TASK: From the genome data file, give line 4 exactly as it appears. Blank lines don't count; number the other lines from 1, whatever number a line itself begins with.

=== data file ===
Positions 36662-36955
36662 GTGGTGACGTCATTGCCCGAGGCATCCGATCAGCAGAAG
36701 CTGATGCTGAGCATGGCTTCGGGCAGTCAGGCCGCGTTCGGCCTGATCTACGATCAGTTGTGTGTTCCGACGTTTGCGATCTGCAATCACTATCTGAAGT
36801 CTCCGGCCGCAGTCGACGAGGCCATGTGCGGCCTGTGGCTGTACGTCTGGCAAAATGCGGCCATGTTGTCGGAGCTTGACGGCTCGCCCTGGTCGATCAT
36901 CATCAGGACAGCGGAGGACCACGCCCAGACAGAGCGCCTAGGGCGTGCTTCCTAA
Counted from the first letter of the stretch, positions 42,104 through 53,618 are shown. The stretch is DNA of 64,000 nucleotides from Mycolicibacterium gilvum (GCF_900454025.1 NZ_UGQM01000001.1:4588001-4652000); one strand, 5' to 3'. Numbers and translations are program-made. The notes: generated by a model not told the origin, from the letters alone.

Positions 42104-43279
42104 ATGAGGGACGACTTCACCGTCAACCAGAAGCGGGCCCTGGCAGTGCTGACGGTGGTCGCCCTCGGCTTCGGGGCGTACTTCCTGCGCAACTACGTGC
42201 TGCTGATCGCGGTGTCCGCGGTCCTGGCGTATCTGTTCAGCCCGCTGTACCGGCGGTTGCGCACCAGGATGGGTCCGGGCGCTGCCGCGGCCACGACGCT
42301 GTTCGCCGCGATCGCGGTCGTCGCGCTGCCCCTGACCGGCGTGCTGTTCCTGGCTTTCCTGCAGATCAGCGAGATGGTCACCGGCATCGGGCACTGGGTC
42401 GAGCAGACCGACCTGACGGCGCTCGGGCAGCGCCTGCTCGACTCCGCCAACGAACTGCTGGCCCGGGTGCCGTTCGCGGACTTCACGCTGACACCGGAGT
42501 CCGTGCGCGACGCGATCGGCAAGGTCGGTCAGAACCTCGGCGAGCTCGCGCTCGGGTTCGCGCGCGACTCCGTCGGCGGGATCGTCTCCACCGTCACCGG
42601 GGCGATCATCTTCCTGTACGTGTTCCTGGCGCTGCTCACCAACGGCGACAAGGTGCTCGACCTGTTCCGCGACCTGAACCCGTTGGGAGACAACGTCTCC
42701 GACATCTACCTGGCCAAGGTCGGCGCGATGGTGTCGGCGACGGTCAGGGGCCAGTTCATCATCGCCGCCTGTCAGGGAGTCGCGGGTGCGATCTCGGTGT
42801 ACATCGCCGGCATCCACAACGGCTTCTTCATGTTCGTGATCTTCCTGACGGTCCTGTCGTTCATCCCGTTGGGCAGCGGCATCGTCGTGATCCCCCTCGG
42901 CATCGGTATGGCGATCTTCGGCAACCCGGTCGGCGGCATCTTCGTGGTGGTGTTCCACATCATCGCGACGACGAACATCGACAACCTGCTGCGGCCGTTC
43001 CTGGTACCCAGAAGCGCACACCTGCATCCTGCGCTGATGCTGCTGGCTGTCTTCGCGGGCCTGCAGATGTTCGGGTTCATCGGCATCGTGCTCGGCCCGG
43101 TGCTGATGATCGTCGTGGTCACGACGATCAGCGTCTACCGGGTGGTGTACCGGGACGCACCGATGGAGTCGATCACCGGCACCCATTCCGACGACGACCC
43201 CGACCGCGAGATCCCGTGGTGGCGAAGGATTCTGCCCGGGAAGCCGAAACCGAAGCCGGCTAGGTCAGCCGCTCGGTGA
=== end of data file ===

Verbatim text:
36801 CTCCGGCCGCAGTCGACGAGGCCATGTGCGGCCTGTGGCTGTACGTCTGGCAAAATGCGGCCATGTTGTCGGAGCTTGACGGCTCGCCCTGGTCGATCAT